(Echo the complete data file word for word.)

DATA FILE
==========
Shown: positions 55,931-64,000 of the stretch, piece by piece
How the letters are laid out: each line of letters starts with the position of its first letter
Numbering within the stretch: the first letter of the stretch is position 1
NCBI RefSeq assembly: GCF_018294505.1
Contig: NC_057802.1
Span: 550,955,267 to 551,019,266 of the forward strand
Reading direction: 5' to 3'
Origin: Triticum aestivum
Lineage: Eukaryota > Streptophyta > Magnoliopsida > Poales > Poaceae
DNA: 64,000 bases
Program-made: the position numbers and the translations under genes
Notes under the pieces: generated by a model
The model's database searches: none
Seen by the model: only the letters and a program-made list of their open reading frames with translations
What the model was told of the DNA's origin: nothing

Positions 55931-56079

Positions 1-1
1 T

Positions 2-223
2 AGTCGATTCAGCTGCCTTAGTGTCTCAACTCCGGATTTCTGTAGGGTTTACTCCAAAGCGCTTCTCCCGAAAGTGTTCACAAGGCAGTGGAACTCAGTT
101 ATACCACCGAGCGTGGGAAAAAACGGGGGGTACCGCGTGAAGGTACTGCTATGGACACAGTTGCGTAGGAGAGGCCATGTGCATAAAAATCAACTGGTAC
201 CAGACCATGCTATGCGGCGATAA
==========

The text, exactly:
Shown: positions 55,931-64,000 of the stretch, piece by piece
How the letters are laid out: each line of letters starts with the position of its first letter
Numbering within the stretch: the first letter of the stretch is position 1
NCBI RefSeq assembly: GCF_018294505.1
Contig: NC_057802.1
Span: 550,955,267 to 551,019,266 of the forward strand
Reading direction: 5' to 3'
Origin: Triticum aestivum
Lineage: Eukaryota > Streptophyta > Magnoliopsida > Poales > Poaceae
DNA: 64,000 bases
Program-made: the position numbers and the translations under genes
Notes under the pieces: generated by a model
The model's database searches: none
Seen by the model: only the letters and a program-made list of their open reading frames with translations
What the model was told of the DNA's origin: nothing

Positions 55931-56079

Positions 1-1
1 T

Positions 2-223
2 AGTCGATTCAGCTGCCTTAGTGTCTCAACTCCGGATTTCTGTAGGGTTTACTCCAAAGCGCTTCTCCCGAAAGTGTTCACAAGGCAGTGGAACTCAGTT
101 ATACCACCGAGCGTGGGAAAAAACGGGGGGTACCGCGTGAAGGTACTGCTATGGACACAGTTGCGTAGGAGAGGCCATGTGCATAAAAATCAACTGGTAC
201 CAGACCATGCTATGCGGCGATAA